ExecMommyGroup, LLC Founder & Principal, Joelle Murchison combines inspiration and life experiences to facilitate dialogue and create strategic solutions to individual and organizational challenges.
She recently presented and participated in Starting Your Journey to Racial Equity, Diversity, and Inclusion, a panel discussion hosted by the MetroHartford Alliance and the Racial Equity and Economic Development Committee, where she discussed the importance of ensuring alignment, saying, “It’s critical to be clear about what we mean when we talk about diversity, equity, and inclusion.”
MetroHartford Alliance Content Manager Nan Price spoke with Joelle about her entrepreneurial evolution.
NAN PRICE: How did you first build out the business and how has it evolved?
JOELLE MURCHISON: I’ve built a niche in which I engage with organizations to help them navigate through their challenges to learn to leverage diversity, equity, and inclusion (DE&I) as a part of their strategy—not a bolt on, not something that’s nice to have.
Because of experiences I’ve had in building and developing strategies at Travelers and UConn, I knew I could be helpful to organizations in all sectors. My clients are in higher ed, the private sector, nonprofit, and municipal government.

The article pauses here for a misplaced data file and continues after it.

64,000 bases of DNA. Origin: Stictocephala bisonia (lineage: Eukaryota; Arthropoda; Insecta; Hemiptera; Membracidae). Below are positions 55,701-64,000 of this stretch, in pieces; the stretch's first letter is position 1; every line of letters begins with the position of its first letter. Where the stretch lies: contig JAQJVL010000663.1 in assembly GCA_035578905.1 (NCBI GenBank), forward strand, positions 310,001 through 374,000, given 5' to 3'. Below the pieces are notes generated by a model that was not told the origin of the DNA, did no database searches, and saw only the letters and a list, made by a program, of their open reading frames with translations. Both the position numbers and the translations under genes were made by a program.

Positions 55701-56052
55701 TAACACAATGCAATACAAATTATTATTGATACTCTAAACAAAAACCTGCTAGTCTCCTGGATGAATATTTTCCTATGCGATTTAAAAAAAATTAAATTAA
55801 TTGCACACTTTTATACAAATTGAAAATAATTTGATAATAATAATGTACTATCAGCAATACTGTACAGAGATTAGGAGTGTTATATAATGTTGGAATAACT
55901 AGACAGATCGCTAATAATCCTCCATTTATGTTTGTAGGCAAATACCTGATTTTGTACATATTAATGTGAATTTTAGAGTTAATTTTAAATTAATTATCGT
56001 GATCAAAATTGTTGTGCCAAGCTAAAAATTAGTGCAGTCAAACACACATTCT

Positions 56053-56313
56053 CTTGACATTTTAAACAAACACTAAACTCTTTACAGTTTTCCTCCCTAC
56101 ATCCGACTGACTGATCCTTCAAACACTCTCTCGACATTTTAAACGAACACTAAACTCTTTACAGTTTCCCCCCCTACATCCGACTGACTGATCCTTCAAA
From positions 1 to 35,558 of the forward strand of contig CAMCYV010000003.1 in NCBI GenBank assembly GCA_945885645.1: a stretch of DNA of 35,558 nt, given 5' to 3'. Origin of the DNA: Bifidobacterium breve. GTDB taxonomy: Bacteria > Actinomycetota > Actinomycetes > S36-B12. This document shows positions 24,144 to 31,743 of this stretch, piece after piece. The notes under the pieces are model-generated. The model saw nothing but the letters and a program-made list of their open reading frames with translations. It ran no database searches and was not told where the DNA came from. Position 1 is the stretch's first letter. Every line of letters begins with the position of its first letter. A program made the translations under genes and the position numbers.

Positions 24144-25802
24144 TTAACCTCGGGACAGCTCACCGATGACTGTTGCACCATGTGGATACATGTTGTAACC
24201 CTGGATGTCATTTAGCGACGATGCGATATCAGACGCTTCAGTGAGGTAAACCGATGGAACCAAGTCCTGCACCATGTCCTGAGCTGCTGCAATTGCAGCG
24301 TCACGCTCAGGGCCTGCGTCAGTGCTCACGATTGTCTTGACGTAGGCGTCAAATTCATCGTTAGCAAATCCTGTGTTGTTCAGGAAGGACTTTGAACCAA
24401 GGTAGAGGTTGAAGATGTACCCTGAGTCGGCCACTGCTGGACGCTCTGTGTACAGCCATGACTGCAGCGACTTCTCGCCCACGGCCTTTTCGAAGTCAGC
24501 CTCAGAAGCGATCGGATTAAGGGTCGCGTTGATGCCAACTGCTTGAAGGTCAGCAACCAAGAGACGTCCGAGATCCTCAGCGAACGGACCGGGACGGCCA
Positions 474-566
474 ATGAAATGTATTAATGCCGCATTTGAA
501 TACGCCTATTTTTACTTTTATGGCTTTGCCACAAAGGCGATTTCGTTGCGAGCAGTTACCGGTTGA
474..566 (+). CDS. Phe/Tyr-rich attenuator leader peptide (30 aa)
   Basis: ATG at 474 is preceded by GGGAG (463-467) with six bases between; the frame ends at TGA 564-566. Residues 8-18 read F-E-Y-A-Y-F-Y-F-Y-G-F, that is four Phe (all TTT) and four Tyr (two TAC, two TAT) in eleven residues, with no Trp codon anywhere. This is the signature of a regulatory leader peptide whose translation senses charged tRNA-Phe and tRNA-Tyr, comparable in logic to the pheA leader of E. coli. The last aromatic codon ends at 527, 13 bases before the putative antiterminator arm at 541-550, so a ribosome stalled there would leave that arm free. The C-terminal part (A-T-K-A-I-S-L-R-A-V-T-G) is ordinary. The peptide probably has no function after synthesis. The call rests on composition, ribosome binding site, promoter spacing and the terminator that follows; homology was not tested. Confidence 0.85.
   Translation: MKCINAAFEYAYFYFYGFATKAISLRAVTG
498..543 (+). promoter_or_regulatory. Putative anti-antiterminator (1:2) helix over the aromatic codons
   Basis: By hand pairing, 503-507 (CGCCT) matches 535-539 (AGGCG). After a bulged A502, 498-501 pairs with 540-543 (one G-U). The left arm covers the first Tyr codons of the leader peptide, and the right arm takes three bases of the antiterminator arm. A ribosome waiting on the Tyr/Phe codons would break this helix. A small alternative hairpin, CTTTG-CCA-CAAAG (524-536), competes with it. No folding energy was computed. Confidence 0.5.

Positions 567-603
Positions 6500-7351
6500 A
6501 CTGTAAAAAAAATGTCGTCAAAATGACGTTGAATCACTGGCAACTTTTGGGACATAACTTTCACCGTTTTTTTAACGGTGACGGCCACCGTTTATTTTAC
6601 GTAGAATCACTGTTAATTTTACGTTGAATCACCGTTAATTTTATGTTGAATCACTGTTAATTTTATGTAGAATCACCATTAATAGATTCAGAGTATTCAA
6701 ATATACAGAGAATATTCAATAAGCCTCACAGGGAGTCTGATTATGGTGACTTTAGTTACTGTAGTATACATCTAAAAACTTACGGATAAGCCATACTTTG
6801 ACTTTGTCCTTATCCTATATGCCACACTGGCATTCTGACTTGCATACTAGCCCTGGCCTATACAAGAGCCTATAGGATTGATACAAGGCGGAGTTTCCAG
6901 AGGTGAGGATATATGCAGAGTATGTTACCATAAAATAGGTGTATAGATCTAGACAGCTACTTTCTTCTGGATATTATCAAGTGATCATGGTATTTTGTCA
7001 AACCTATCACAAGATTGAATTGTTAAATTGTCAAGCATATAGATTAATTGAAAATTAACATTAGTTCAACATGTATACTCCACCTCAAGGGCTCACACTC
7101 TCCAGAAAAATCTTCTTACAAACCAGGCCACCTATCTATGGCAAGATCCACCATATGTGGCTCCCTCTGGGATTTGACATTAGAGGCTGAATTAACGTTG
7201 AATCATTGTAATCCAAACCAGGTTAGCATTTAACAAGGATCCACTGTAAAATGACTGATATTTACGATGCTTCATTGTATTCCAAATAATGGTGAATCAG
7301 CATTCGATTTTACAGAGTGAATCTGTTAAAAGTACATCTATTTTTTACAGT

NAN: How have all the events of 2020 impacted your business?
JOELLE: As soon as June 2020 came, my entire trajectory went through the roof. The opportunity to support organizations and help them create space for dialogue on the heels of the national uprising around George Floyd’s death was palpable.
Initially, personally, I was extremely impacted by everything that was happening. I had to contemplate how I felt as a Black woman in the United States. I was quickly able to pivot and pull together a framework I refer to as America’s Achilles’ Heel: Courageous Conversations on Race.
I was fortunate to share it with my network and deliver it to several organizations in June 2020, which created a genuine awareness and interest in going deeper within some of those organizations. That created opportunities for me to develop some longer-term relationships.
At some organizations, I even established retained relationships where I got to know the organization and its employees. We talked about their challenges and I helped them develop sustainable strategies to leverage DE&I with a lens around the national crisis we were experiencing—a double pandemic.
It gives me a lot of hope and it makes my work that much more impactful, because I’m working in my community—certainly, there are some opportunities outside of Connecticut and this region. But I do feel somewhat humbled that my network in this region, when they want someone to come in, automatically thinks of me. That is probably the best referral process you can ever have.